Before I begin it is important to note, I will be discussing cloud marketing, where to focus and strategies to implement. And with my title being so off the cusp – I must have you thinking about “Buggy Whips” and what in the world do they have to do with the cloud? More than a hundred years ago, buggy whips were in widespread use and were a necessary solution to help you speed things up when horses were the main source of power. Unless you are Amish (in which case you aren’t reading this) or are a carriage driver at a tourist destination, most people realize that buggy whips have little value in today’s world. Someone came along and offered the modern car which uses an accelerator pedal instead of a whip as a solution to get somewhere faster. Whether it’s a whip or a pedal, it doesn’t really matter as long as we get there, right?
Cloud Marketing and Where to Focus
The same logic can be applied to the how you market your solution in the cloud. Too many companies focus on selling the “Cloud” without focusing on what problem they are trying to solve with it. The focus shouldn’t be about buzzwords and technology. While it is necessary to educate customers when making a decision about your solution, they are more concerned with solving a problem with the best method for them than to understand every nuance of the technology. The focus you should keep when marketing your solution is using the “Cloud” simply as the means for delivery. That way your customers are less likely to get lost in the nitty-gritty of the architecture and deployment.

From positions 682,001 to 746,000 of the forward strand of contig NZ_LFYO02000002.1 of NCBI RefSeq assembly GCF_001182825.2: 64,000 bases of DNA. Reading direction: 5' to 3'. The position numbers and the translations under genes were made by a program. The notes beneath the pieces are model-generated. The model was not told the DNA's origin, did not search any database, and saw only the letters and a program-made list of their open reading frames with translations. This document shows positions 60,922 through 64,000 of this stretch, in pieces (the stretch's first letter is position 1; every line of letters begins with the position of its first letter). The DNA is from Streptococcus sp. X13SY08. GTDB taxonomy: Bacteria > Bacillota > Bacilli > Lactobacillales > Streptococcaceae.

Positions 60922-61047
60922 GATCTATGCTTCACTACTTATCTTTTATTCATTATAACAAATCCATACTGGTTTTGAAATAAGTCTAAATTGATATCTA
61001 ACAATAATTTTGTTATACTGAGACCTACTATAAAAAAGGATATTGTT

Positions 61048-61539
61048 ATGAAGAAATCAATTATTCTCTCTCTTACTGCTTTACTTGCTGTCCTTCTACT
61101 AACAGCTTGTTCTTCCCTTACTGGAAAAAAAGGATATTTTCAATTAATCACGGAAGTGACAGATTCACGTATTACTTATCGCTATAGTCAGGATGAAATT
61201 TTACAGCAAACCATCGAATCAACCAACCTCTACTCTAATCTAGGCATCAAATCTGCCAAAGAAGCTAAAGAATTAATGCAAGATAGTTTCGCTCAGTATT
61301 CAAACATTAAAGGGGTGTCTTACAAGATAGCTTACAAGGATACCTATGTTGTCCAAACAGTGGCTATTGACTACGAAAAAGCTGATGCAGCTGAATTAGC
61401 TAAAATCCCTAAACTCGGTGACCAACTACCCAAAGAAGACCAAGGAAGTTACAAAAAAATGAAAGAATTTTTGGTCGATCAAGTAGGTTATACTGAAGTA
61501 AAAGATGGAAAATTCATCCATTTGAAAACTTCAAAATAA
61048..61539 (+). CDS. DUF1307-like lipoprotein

When you focus on understanding the need of the customer and design a unique solution that suits their needs rather than a one size fits all, then you can explain the value of the solution and the services they are getting. If you both focus on the supporting infrastructure, this value ends up being missed.
Here are a few strategies to follow for marketing the solution, not the technology:
Strategies for Marketing Your Solution
- Highlight the success of implementing the solution(s) and what it can do, not the fact that it is in the cloud.
- Educate customers about the cloud as a secondary element of your solution not the primary focus. This will help them to make an informed decision.
- Listen to the problem of the customer and propose a solution to fix, not a technology.
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